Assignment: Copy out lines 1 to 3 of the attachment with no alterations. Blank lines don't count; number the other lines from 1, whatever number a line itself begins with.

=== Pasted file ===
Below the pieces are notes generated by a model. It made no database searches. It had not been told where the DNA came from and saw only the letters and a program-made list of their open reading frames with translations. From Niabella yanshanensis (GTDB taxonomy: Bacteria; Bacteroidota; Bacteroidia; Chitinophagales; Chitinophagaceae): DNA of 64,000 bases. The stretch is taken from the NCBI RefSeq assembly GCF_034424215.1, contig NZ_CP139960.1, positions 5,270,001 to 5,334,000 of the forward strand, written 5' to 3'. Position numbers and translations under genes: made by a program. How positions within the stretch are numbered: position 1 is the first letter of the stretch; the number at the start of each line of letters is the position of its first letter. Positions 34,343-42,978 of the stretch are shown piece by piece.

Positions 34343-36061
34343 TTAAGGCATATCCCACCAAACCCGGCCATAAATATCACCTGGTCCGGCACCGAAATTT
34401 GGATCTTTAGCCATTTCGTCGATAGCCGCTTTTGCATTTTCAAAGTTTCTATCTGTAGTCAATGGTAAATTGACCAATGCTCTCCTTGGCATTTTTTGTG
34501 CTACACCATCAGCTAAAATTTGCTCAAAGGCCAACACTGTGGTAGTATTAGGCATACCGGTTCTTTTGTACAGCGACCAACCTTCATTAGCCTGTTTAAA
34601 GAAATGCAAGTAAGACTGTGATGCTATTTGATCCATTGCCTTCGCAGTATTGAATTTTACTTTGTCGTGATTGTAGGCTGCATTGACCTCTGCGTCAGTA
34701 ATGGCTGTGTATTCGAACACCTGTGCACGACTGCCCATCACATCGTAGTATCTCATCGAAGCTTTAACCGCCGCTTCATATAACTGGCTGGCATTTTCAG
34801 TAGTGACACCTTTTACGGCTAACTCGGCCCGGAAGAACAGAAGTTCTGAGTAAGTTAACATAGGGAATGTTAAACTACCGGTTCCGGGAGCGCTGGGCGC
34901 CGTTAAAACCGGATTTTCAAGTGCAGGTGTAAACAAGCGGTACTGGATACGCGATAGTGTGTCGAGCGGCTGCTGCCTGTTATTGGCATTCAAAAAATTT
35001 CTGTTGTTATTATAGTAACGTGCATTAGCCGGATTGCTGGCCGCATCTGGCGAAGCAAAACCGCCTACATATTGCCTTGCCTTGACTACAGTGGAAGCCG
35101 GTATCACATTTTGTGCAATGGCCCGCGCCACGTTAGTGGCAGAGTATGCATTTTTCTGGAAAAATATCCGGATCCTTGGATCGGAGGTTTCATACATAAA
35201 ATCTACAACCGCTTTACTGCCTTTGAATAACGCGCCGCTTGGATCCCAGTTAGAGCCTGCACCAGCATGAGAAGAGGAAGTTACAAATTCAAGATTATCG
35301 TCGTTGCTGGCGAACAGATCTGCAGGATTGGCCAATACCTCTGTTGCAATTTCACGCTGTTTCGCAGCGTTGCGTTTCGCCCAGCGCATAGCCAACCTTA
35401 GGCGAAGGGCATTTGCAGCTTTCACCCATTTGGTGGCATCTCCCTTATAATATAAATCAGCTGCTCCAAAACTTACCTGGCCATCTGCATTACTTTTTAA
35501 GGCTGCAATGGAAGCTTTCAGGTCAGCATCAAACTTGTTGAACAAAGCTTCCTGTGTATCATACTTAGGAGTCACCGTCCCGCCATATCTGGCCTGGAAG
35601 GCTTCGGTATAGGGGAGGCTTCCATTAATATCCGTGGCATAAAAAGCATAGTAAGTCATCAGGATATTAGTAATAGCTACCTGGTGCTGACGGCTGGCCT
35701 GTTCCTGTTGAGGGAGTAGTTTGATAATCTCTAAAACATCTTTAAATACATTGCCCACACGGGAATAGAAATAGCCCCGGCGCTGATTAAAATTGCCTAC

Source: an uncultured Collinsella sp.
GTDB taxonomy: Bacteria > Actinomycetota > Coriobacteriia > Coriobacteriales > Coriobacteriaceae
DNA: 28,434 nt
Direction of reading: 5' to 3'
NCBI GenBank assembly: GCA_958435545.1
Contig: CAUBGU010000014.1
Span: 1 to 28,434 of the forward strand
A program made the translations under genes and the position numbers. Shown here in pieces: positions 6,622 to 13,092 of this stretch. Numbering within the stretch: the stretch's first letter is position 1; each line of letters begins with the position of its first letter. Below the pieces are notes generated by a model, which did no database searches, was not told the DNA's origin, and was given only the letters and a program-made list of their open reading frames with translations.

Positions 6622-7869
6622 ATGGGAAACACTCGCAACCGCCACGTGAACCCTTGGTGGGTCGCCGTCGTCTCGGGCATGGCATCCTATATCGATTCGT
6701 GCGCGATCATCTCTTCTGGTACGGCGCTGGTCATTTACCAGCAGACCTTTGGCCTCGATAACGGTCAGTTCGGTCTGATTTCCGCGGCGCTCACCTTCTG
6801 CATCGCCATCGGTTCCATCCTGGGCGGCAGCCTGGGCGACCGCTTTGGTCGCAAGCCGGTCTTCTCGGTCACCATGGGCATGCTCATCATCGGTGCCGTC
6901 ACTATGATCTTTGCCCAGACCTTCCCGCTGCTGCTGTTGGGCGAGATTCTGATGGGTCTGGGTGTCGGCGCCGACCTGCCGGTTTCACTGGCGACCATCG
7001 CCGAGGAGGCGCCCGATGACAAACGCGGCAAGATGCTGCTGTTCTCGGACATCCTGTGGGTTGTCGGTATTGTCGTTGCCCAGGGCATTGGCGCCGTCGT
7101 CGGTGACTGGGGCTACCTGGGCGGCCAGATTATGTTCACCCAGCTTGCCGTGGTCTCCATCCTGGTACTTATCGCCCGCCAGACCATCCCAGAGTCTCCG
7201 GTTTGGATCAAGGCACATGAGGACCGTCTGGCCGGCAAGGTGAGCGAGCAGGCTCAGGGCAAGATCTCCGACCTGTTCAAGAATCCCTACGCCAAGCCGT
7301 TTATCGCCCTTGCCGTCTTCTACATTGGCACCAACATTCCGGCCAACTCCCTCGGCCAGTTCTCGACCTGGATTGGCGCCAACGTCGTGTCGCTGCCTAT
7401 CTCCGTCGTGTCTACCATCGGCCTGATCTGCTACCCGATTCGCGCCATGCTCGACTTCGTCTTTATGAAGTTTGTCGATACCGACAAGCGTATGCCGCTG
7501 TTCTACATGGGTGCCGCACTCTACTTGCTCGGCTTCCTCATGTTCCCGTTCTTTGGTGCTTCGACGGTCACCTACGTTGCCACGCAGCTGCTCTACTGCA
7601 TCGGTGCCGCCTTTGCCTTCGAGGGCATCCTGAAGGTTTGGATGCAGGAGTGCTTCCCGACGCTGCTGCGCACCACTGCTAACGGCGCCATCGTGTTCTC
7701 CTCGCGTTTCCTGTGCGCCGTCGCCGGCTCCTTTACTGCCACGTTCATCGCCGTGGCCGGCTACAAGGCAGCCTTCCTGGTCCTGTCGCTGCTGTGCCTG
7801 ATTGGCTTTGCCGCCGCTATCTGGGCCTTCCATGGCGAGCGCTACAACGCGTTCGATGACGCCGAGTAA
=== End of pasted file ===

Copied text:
Below the pieces are notes generated by a model. It made no database searches. It had not been told where the DNA came from and saw only the letters and a program-made list of their open reading frames with translations. From Niabella yanshanensis (GTDB taxonomy: Bacteria; Bacteroidota; Bacteroidia; Chitinophagales; Chitinophagaceae): DNA of 64,000 bases. The stretch is taken from the NCBI RefSeq assembly GCF_034424215.1, contig NZ_CP139960.1, positions 5,270,001 to 5,334,000 of the forward strand, written 5' to 3'. Position numbers and translations under genes: made by a program. How positions within the stretch are numbered: position 1 is the first letter of the stretch; the number at the start of each line of letters is the position of its first letter. Positions 34,343-42,978 of the stretch are shown piece by piece.

Positions 34343-36061
34343 TTAAGGCATATCCCACCAAACCCGGCCATAAATATCACCTGGTCCGGCACCGAAATTT